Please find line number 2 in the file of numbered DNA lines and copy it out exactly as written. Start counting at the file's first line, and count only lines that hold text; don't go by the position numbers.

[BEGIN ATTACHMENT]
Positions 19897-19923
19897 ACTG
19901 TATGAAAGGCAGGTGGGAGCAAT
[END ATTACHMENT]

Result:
19897 ACTG